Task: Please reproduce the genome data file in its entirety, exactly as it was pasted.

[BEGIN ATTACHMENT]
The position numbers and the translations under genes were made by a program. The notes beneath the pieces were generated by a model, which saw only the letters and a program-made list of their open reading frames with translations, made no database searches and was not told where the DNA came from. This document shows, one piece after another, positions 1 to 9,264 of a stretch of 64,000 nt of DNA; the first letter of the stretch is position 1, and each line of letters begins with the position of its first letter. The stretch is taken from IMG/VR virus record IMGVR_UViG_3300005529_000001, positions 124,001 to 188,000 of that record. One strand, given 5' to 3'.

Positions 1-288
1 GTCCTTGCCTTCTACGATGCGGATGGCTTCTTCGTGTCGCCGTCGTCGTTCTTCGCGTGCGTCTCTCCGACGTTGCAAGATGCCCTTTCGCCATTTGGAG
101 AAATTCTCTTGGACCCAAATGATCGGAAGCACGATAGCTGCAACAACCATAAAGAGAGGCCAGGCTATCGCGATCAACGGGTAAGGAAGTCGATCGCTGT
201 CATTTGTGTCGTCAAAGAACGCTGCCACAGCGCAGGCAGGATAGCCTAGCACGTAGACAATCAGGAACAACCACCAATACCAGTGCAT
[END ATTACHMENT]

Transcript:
The position numbers and the translations under genes were made by a program. The notes beneath the pieces were generated by a model, which saw only the letters and a program-made list of their open reading frames with translations, made no database searches and was not told where the DNA came from. This document shows, one piece after another, positions 1 to 9,264 of a stretch of 64,000 nt of DNA; the first letter of the stretch is position 1, and each line of letters begins with the position of its first letter. The stretch is taken from IMG/VR virus record IMGVR_UViG_3300005529_000001, positions 124,001 to 188,000 of that record. One strand, given 5' to 3'.

Positions 1-288
1 GTCCTTGCCTTCTACGATGCGGATGGCTTCTTCGTGTCGCCGTCGTCGTTCTTCGCGTGCGTCTCTCCGACGTTGCAAGATGCCCTTTCGCCATTTGGAG
101 AAATTCTCTTGGACCCAAATGATCGGAAGCACGATAGCTGCAACAACCATAAAGAGAGGCCAGGCTATCGCGATCAACGGGTAAGGAAGTCGATCGCTGT
201 CATTTGTGTCGTCAAAGAACGCTGCCACAGCGCAGGCAGGATAGCCTAGCACGTAGACAATCAGGAACAACCACCAATACCAGTGCAT